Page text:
Now comes the hard part of convincing your team or clients to make the switch to CoSchedule. Whether you’re facing a boss that just doesn’t want to change the status quo or you have a client that is deadset on their old tool, there’s a way you can help change their mind, and it will save you from wanting to tear your hair out.
Instead of just getting advice, you can try this Marketing Tool Proposal template and fill it in as you read (click File and Make A Copy to make a version for yourself to edit). By the time you reach the end of this post, you’ll have a full proposal that’s ready to pitch to your boss or your client.
Before We Get Started, What's the Problem You Want to Solve?
What problem do you want your tool to solve? Marketing teams can face a variety of different problems like:
- Not having enough time to get stuff done.
- Inability to complete work manually.
- Missing deadlines.
- Not shipping projects fast enough.
It’s up to you to determine the biggest problem your team is facing and find the tool that will help solve it.
The next part of your reflection should be deciding what jobs need to be completed by your marketing team in order to be considered successful. These jobs should help meet marketing goals set by your team.
Take the jobs list that you created and figure out what types of features your team will need in order to complete those jobs. What jobs you need to do will help push your need for CoSchedule further.
For example, let’s say that your team needed to post 25 social media messages a day. Your team would want a tool that would be able to handle that many social posts and make it easy for your team to schedule them. (Psst. CoSchedule!)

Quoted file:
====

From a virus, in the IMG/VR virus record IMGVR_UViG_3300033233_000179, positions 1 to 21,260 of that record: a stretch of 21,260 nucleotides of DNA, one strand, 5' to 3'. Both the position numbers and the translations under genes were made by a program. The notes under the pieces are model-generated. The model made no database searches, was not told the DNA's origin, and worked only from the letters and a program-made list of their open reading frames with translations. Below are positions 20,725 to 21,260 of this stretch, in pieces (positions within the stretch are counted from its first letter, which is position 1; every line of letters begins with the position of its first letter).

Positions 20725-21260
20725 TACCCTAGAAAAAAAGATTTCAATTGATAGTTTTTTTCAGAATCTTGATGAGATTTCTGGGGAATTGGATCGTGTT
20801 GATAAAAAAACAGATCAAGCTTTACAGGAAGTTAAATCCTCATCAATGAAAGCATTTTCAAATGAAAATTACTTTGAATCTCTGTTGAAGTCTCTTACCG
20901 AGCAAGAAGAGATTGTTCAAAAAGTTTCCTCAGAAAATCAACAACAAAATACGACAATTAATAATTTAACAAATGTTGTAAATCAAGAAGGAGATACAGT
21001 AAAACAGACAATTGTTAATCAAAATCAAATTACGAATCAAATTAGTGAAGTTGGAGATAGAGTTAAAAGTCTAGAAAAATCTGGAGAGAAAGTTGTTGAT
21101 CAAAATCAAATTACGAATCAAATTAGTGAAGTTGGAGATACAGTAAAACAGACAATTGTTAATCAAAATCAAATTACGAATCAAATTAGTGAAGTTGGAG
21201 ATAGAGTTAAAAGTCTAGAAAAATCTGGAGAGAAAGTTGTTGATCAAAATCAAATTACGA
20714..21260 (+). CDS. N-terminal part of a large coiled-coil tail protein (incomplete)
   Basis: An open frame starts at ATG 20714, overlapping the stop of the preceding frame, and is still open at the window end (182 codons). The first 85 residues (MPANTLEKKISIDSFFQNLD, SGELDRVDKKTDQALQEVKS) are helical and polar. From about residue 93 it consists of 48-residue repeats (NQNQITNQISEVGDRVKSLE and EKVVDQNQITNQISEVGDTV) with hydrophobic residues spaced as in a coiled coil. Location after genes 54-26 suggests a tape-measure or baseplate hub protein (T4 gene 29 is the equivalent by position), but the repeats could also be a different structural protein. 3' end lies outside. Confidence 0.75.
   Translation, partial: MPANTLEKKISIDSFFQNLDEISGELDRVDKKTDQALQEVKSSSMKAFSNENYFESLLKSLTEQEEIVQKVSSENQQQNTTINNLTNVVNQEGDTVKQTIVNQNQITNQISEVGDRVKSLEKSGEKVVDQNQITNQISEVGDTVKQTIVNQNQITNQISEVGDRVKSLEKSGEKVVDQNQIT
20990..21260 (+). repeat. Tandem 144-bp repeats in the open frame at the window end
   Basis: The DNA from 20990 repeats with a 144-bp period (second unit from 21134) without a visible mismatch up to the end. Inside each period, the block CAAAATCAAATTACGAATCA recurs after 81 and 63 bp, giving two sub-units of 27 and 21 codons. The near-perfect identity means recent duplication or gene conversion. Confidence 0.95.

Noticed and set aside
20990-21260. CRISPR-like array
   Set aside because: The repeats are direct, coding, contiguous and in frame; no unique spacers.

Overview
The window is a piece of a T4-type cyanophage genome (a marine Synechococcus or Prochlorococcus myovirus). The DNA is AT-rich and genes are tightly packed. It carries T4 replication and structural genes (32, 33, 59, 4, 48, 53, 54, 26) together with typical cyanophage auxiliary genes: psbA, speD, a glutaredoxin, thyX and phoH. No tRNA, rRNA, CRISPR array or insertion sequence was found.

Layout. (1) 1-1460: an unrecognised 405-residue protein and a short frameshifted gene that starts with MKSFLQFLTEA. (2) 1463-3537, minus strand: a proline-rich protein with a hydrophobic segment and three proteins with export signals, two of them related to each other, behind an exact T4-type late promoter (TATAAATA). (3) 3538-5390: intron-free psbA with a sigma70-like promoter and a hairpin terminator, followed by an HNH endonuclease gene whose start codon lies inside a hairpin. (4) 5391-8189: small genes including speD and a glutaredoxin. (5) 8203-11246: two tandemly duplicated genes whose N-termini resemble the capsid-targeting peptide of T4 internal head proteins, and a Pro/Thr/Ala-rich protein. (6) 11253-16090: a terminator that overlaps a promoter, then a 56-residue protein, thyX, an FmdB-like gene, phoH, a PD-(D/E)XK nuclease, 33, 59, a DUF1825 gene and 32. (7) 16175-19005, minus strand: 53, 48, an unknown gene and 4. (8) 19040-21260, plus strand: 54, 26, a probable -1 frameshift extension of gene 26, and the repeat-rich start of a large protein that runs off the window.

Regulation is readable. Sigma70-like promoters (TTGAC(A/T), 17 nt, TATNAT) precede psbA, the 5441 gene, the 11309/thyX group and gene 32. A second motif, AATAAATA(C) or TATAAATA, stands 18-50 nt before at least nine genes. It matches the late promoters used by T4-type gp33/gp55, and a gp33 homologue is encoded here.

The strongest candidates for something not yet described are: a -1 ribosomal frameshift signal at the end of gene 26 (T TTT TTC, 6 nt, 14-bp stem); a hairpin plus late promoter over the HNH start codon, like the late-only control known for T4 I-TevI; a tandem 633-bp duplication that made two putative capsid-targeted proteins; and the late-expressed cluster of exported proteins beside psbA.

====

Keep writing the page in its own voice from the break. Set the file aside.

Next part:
Make a list of features, add-ons, and capabilities that CoSchedule must have in order for your team to use it successfully. Once you Start to schedule trials and demos for your teammates in CoSchedule.
After your pitch new you’re going to face objections. Remember people naturally don’t like change, and now you’re pitching a tool that’s going to change the entire system! As long as you prepare yourself and address objections head on, you’ll be able to calm their fears and move on to a tool that you love.
"The Price Is Too High"
This is probably going to be the first objection that you hear from your boss or your client. It’s normal because it can be scary to drop a bunch of money on a tool you’re unsure about. Remind your boss or client what you’ll lose if you don’t switch.
Here are three points you can raise:
- Reduced efficiency. Explain that not using the tool will result in your team working slower and less efficient.
- Lower quality work. Explain that without using this tool, the quality of work your team produces won’t live up to its potential.
- Lose your competitive edge. Explain to your team that you may not know exactly what tool your competitors are using but without this tool, your team will be unable to produce enough work to keep up with them.
ACTION ITEM: Prove that not using CoSchedule would reduce your team’s efficiency, try the following tactic:
- Create a list of every task that your team has to do in order to complete a project.
- Estimate how long it takes to complete each task and total it at the bottom of your list.
- Show them how the tool you’ve selected removes some of those tasks.
- Re-calculate the time it would take your team to complete a project with the removed tasks.
Finally, remind your team that there is a good chance that your competitors are already using similar tools. To make your point add the following to your presentation: